We believe the [Intelligent Design] movement is helpful to the Biblical Creationism movement because it causes people to see the lunacy of the Theory of Evolution.


By George - I think they got it! (And from the way Dembski is pumping the video on his blog, one must assume he approves…)

It’s not that Creationism led to Scientific Creation, which led to Intelligent Design, which led to “Evidence Against Evolution” - it’s that Creationism IS “Evidence Against Evolution.”

Wells vs tiny flies

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The ID proponents are still smarting from last years resounding defeat in the Kitzmiller case, where ID was publicly shown not to be science. Once again, the ID folks have posted their list of supposedly “peer-reviewed” articles that allegedly support ID. Unfortunately for them, this list is bogus, the articles are either not peer-reviewed by any standard working scientists would recognize, or if peer-reviewed have nothing to do with ID. The infamous Behe & Snoke paper, for example, shows that in the absence of natural selection, neutral drift alone can efficiently produce protein binding sites in realistically-sized populations in times consistent with the fossil record. This finding is hardly ID friendly.

But what is interesting is what is missing from this list, a paper from ID luminary Jonathan Wells. Why is this paper missing? It was in previous versions of the list. Could it be that Wells made a testable hypothesis, and it was shown to be wrong?

Fire in the sky.

A few weeks ago I noted the fact that some Christians appear to detect design and divine control in the beauty of nature. For example, witnessing lightning and a rainbow simultaneously, one observer was driven to comment: "It reminded me that God is really in control." Now, it appears, Dembski is thinking the same way. He notes a photo "captured this week on the Idaho/Washington border" that shows a "fire rainbow" and comments that "[i]t's the gratuitousness of such beaty [sic] that leads me to rebel against materialism."

Over at Stranger Fruit, I reply. You too can comment there.


I've been getting swamped with links to this hot article, "Evolution reversed in mice," including one from my brother (hi, Mike!). It really is excellent and provocative and interesting work from Tvrdik and Capecchi, but the news slant is simply weird—they didn't take "a mouse back in time," nor did they "reverse evolution." They restored the regulatory state of one of the Hox genes to a condition like that found half a billion years ago, and got a viable mouse; it gives us information about the specializations that occurred in these genes after their duplication early in chordate history. I am rather amused at the photos the news stories are all running of a mutant mouse, as if it has become a primeval creature. It's two similar genes out of a few tens of thousands, operating in a modern mammal! The ancestral state the authors are studying would have been present in a fish in the Cambrian.

I can see where what they've actually accomplished is difficult to explain to a readership that doesn't even know what the Hox genes are. I've written an overview of Hox genes previously, so if you want to bone up real quick, go ahead; otherwise, though, I'll summarize the basics and tell you what the experiment really did.

Continue reading "Regulatory evolution of the Hox1 gene" (on Pharyngula)

Doping ID

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Over at ID the Future, Paul Nelson has a brief post regarding the doping scandal that will likely deprive cyclist Floyd Landis of his recent Tour de France victory. For those who do not follow cycling, several tests performed after the race showed that Landis had an unusual ratio of testosterone-like hormones in his blood, and that the hormones found contained amounts of specific carbon isotopes not compatible with endogenous origin (for a thorough discussion of the tests and the reasons for Landis’s failure, see this post at Jake Young’s Pure Pedantry blog, as well as links and follow-ups therein). The conclusion from the anti-doping agency was that Landis had (voluntarily or not) taken artificial steroids, and therefore ought to be disqualified.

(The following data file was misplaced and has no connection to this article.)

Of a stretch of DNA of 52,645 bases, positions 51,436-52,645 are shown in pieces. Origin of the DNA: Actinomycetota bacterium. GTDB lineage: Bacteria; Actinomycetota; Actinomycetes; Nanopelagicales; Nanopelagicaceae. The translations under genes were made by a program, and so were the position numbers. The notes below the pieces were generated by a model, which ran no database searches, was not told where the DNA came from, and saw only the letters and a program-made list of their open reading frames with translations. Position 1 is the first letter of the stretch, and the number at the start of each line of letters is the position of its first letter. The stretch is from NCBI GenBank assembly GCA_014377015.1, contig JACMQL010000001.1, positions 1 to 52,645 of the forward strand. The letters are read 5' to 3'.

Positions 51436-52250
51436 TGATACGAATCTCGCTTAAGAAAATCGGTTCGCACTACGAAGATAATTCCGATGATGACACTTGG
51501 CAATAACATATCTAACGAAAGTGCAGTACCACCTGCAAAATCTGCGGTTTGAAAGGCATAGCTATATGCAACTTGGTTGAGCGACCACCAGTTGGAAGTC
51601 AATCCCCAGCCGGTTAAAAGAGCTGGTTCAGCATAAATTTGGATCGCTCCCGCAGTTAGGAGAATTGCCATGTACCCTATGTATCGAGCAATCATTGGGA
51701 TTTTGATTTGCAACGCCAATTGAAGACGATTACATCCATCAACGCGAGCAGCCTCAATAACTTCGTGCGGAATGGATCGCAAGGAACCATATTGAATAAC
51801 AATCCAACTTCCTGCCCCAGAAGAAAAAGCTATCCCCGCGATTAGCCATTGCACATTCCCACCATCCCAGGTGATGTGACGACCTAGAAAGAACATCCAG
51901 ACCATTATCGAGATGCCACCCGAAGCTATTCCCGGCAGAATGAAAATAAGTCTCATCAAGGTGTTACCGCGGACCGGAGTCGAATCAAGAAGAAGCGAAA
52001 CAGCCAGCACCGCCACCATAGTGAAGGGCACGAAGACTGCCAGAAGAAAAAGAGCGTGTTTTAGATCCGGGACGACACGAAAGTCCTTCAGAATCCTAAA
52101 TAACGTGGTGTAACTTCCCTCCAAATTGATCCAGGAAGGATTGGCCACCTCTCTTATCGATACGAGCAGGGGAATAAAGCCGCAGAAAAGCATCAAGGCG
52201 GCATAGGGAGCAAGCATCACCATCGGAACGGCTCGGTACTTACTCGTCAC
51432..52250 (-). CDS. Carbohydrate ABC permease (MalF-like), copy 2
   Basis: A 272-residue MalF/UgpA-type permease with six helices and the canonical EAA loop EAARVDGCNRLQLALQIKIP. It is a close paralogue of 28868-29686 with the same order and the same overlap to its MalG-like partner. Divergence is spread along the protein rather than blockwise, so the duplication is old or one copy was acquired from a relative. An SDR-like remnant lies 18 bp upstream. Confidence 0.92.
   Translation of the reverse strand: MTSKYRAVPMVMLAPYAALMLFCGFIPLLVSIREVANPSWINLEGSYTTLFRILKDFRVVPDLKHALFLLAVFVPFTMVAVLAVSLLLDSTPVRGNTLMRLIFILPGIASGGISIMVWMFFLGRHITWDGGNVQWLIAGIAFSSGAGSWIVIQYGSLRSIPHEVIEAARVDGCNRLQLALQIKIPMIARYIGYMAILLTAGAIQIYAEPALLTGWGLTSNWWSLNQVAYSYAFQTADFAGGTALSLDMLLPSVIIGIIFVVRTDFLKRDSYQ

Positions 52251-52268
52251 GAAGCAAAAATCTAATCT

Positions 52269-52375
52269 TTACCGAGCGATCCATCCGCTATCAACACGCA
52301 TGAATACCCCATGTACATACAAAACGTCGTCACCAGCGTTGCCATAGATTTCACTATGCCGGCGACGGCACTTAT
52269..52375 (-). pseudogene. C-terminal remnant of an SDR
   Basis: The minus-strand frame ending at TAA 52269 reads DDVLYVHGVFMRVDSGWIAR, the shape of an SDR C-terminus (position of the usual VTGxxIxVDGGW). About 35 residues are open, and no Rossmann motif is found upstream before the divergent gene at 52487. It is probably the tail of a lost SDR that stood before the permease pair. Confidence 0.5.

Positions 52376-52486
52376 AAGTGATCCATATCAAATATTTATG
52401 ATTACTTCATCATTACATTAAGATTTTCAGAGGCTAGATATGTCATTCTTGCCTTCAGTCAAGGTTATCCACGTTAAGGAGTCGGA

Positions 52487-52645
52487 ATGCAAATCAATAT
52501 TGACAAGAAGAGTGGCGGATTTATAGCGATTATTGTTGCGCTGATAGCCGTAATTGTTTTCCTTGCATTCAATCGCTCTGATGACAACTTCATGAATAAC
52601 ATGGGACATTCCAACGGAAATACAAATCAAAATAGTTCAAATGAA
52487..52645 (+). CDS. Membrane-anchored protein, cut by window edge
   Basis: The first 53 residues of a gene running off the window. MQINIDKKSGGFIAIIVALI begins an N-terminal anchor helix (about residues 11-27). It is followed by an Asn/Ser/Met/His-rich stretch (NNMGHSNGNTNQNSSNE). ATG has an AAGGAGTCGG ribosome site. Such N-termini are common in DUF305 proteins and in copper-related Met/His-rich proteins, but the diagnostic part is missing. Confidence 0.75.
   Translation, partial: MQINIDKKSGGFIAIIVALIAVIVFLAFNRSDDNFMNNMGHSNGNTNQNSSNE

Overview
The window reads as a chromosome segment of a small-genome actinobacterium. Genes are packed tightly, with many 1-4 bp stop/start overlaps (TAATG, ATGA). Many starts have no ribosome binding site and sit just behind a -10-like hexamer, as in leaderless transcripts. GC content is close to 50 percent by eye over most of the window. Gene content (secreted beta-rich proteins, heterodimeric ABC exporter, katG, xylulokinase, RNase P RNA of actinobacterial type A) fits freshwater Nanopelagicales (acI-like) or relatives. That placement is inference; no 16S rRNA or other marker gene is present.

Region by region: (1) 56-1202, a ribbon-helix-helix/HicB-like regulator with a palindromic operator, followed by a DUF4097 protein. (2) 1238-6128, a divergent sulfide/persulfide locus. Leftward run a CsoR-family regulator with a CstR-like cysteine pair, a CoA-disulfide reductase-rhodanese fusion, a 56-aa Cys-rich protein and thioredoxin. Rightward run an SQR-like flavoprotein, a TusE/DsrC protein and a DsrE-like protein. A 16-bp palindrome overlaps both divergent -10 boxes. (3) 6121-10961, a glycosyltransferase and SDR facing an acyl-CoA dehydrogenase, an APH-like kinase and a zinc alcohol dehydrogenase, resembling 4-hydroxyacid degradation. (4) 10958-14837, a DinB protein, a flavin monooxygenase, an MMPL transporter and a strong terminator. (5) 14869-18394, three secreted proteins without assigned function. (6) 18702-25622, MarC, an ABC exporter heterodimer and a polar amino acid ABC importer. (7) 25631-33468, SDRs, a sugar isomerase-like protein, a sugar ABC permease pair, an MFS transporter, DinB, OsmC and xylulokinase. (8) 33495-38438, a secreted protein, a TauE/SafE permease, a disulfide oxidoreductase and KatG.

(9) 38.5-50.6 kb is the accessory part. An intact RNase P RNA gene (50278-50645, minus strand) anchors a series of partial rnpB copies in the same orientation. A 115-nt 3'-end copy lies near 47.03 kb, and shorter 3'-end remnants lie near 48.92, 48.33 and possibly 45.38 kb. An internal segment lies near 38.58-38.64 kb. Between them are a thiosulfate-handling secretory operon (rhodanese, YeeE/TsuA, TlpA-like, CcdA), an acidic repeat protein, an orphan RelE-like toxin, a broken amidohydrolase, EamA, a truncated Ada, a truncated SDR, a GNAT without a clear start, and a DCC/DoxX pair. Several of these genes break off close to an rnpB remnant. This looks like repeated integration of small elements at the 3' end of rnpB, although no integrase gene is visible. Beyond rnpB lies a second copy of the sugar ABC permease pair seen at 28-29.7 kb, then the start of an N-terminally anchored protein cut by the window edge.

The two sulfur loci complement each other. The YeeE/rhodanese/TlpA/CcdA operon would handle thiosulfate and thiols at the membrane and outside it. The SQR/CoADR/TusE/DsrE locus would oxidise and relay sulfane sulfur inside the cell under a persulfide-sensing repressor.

Nelson extracts his own moral from the story, which is that we can scientifically detect the result of intelligent action without having to exclude every possible natural source of the hormonal imbalance, and, implicitly, that therefore ID is a viable scientific program and - ta-dah! – those evil Darwinists who claim otherwise are just selling smoke. However, Nelson’s attempt at ‘roiding up ID is just as easy to spot as Landis’s.

The Anti-Wedge Document

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The Society for the Study of Evolution has published the anti-Wedge Document

The document is titled “Countering the Wedge: A multi-pronged, multi-year strategy to oppose creationism and intelligent design in the science curriculum of public schools” and is authored by Massimo Pigliucci, David Baum and Mark McPeek

Anti-Wedge Document Wrote:

The existence of a massive and well-funded network of anti-evolutionary groups has contributed to the persistence of creationism, but at the same time scientists could have been more effective in outreach and education (Pigliucci 2002, 2005). Thus, while scientists certainly cannot hope by themselves to overcome the problem, it seems increasingly clear that inaction is no longer an option. The public already perceives academics as aloof and isolated, lost in a pampered world of irrelevancies, unwilling or unable to come out of the ivory tower even for brief periods to explain why their research is worthwhile (Sagan 1995). We think that professional societies ought to take the lead and generate an internal cultural change within academia, to help scientists rethink their priorities and make outreach and public involvement a matter of normal practice, rather than a suspect activity carried out only by a few individuals.

Lungfish petition


There is now an online petition to save the Australian Lungfish (you can read more about the threatened lungfish here, here, and here). Take a moment and put your name on it!